A tiny array of microelectrodes underneath the cells recorded electrical activity in the gel surrounding the cells, while other electrodes directly stimulated the neurons and recorded their responses. Using a fluorescent dye to visualize the movement of calcium ions under a microscope, the team was able to watch the cells chemically communicate. “They behaved as we would expect,” Forsythe says. “There were no surprises.”
While it may not be surprising that these neurons behaved like, well, neurons, it’s a big deal. When it comes to potential biomedical applications like drug discovery and studying neurodegenerative diseases, neural networks are only as valuable as they are functional.
That starts by making sure you don’t kill the cells when you print them. When standard 3D-printers work with plastic filaments, they melt the plastic to make it moldable, heating it up to temperatures far beyond those found in the human body. This is a nonstarter for neurons, extremely finicky cells that can survive only in carefully calibrated gels that closely replicate properties of squishy, body-temperature brains. “Making a gel that is as soft as the brain, but that you can still print through a 3D-printer, is really hard,” says Moore.
“It’s important not to kill the cells. But with neurons, it’s really important not to kill your electrical activity,” adds Stephanie Willerth, a professor of biomedical engineering at the University of Victoria in Canada, who was not involved in this study. Earlier versions of 3D-printed neural tissue often excluded glial cells, which help maintain a welcoming environment for their sensitive neuron neighbors. Without them, “neurons still have some electrical activity, but it’s not going to fully replicate what you see in the body,” she says.
Willerth thinks the new experiment is promising. These neural networks were made of rat cells, but “it’s a proof of concept showing that you can eventually do this with human cells,” Willerth says. Still, future experiments will need to replicate this level of function in human cells before these neural network models can be used in translational research and medicine.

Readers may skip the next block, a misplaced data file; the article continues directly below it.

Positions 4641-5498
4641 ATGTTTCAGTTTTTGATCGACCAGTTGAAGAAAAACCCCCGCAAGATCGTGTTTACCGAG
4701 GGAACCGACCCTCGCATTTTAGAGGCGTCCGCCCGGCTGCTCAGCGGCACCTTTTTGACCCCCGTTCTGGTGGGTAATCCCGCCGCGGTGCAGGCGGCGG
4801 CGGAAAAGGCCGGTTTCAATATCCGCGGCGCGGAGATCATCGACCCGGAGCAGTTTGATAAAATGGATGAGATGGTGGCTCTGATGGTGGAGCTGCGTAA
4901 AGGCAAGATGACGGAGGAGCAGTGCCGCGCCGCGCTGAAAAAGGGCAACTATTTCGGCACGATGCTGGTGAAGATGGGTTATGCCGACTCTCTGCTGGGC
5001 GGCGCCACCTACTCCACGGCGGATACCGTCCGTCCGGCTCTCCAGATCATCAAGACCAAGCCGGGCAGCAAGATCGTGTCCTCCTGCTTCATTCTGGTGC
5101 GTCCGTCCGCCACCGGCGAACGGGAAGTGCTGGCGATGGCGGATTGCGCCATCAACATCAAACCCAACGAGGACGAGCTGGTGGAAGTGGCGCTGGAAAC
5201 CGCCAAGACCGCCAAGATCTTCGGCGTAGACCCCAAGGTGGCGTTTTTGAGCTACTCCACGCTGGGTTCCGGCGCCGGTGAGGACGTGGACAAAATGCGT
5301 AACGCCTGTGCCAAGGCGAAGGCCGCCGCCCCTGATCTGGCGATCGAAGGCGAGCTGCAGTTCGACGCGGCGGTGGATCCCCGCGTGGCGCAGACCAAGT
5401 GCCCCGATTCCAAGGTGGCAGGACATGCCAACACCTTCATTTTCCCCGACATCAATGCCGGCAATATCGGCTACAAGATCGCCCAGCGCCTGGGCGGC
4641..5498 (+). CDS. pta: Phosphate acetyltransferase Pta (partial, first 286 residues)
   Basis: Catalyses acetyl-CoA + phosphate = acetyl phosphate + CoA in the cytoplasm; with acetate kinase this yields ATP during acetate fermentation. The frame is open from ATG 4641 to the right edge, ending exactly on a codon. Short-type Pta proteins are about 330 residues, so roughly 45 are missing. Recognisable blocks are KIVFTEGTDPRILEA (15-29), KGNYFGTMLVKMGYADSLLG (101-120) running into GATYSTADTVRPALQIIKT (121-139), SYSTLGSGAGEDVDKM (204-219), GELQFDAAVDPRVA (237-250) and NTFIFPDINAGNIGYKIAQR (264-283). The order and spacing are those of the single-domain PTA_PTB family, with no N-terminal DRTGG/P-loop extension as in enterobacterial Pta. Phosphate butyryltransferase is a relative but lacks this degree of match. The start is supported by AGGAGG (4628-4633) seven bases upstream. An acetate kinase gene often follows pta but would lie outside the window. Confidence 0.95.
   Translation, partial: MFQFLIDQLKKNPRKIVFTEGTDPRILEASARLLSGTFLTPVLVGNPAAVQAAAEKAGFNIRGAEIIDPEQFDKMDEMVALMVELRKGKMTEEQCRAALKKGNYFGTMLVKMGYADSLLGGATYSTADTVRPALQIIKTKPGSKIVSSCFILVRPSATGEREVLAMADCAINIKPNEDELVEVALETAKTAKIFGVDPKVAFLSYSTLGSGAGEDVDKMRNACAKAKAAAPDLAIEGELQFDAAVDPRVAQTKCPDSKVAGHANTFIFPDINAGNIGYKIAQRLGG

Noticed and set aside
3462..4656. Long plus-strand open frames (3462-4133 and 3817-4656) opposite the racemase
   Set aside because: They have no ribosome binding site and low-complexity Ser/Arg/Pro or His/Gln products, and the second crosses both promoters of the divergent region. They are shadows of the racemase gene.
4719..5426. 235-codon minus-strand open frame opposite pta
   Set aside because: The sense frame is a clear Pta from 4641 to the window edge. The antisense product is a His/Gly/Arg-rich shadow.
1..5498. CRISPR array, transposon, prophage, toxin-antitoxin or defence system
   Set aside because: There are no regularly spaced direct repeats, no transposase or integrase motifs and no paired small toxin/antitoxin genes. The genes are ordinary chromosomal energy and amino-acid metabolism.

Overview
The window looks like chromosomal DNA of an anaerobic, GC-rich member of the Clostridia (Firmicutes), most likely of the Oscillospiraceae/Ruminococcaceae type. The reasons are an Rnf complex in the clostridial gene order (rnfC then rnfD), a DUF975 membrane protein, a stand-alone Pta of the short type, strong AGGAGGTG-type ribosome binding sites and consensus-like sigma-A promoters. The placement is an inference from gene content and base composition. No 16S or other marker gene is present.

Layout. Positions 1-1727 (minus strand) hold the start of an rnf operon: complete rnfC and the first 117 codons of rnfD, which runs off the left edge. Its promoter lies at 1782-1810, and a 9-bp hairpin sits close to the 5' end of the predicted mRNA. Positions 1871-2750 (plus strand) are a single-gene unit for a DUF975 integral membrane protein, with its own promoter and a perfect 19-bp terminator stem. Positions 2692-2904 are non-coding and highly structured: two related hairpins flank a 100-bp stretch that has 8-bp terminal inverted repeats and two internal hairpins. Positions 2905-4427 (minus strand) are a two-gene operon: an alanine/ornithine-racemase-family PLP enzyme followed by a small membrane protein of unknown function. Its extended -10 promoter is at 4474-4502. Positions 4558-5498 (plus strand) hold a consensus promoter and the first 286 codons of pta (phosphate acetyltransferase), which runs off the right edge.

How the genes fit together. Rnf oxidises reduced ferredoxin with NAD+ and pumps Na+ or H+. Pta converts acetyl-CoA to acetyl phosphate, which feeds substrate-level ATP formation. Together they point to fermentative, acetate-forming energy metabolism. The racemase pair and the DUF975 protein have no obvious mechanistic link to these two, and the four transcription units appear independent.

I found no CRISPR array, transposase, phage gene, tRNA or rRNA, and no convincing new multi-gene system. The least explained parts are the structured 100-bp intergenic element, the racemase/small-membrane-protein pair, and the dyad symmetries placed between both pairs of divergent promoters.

There is also a scaling issue. The tissues printed in the Monash experiment contained a few thousand neurons per square millimeter, amounting to a couple hundred thousand cells in each 8 x 8 x 0.4 mm structure. But the human brain has about 16 billion neurons in the cortex alone, not to mention billions more glial cells.
As Moore points out, 3D-printing such delicate tissue is relatively slow, even when the final product is tiny. More work needs to be done before this precise but sluggish technique can be scaled up from academic research labs to Big Pharma, where companies are often testing dozens of drugs at once. “It’s not impossible,” Moore says. “It’s just going to be difficult.” (AxoSim, a neuroengineering startup cofounded by Moore, has already started building 3D models of human neurons and peripheral nerves for commercial drug testing.)
While this technology has the potential to replace animals in many research settings, from basic neuroscience to commercial drug development, scientists may be slow to make the switch. Often, Moore finds, scientists like him are “stuck in our ways,” reluctant to spend the time, money, and effort required to move away from tried-and-true animal models. “Convincing scientists to abandon those approaches for fancy engineered tissue is going to take time,” he says, “but I’m very optimistic that we will gradually reduce the number of animal studies.”